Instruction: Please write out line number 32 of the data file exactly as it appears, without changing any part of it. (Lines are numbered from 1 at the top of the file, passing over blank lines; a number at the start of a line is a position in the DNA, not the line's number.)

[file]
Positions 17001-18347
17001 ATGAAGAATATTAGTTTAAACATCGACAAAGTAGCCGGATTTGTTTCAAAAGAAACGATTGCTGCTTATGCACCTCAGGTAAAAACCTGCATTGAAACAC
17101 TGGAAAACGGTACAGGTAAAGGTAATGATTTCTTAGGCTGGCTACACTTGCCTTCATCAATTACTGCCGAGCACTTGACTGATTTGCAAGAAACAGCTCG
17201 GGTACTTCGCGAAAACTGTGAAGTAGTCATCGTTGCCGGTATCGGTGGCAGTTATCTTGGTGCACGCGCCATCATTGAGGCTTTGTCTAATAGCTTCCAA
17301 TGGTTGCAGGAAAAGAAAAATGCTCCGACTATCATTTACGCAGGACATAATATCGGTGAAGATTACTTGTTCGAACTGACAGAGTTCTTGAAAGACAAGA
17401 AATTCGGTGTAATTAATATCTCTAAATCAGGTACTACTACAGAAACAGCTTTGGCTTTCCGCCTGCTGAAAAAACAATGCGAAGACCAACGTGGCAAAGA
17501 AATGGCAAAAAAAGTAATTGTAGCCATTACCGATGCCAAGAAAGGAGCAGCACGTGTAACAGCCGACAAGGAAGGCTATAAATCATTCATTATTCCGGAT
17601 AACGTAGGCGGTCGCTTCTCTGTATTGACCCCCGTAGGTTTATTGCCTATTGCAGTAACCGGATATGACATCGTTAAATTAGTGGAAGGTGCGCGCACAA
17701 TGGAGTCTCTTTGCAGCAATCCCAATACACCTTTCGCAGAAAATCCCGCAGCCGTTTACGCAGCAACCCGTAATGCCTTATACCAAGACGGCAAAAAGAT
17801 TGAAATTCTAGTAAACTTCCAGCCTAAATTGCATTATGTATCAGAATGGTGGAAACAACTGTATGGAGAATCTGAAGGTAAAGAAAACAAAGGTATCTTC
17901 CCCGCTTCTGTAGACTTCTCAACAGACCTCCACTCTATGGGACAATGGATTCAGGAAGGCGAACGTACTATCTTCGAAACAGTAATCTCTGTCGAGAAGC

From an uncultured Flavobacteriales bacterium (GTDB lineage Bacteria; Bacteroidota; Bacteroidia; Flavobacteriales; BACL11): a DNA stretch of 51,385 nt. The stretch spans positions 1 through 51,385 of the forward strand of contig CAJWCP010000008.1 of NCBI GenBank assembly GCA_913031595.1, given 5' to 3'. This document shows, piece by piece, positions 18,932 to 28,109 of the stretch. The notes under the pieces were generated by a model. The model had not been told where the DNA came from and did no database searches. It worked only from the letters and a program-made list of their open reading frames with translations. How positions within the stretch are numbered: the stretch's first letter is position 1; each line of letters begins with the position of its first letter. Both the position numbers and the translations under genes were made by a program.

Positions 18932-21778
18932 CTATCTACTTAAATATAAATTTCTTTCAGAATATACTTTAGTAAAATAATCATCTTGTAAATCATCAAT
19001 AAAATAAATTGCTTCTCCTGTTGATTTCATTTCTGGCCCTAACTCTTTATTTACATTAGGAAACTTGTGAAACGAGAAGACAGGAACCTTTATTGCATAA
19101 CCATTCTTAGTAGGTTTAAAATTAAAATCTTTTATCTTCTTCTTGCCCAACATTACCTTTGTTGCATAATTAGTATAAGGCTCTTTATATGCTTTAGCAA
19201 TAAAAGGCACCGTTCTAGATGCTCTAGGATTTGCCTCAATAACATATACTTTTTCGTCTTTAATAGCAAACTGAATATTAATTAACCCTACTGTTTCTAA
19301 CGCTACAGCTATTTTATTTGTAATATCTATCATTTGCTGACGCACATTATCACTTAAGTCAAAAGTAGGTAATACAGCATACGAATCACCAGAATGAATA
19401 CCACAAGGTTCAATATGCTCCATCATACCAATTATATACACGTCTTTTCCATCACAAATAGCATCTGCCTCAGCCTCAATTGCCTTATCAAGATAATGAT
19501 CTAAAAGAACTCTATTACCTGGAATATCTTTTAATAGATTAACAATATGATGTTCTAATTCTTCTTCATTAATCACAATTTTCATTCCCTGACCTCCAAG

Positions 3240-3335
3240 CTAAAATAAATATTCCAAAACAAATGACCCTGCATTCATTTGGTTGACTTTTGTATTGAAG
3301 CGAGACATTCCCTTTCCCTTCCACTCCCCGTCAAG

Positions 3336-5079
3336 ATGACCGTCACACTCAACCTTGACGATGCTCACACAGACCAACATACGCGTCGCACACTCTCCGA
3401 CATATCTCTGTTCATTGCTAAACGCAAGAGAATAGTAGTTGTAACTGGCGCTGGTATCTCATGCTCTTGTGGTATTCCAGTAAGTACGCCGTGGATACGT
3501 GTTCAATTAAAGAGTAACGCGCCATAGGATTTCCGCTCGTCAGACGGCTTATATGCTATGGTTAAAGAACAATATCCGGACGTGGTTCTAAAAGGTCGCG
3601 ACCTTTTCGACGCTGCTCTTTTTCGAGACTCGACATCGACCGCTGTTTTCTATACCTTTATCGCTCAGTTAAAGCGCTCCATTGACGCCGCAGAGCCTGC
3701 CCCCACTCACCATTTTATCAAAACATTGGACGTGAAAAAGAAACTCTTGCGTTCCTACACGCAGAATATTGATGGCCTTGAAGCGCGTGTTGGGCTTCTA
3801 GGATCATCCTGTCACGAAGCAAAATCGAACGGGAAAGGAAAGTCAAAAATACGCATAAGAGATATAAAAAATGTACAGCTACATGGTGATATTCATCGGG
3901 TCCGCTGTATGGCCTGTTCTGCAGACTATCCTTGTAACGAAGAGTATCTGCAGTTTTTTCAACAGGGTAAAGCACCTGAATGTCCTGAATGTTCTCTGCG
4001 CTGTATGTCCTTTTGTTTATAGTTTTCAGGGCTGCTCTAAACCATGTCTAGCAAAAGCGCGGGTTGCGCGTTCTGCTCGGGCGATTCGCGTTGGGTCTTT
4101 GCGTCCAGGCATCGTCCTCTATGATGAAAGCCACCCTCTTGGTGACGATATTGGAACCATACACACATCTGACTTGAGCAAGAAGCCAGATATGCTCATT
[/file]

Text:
4001 CTGTATGTCCTTTTGTTTATAGTTTTCAGGGCTGCTCTAAACCATGTCTAGCAAAAGCGCGGGTTGCGCGTTCTGCTCGGGCGATTCGCGTTGGGTCTTT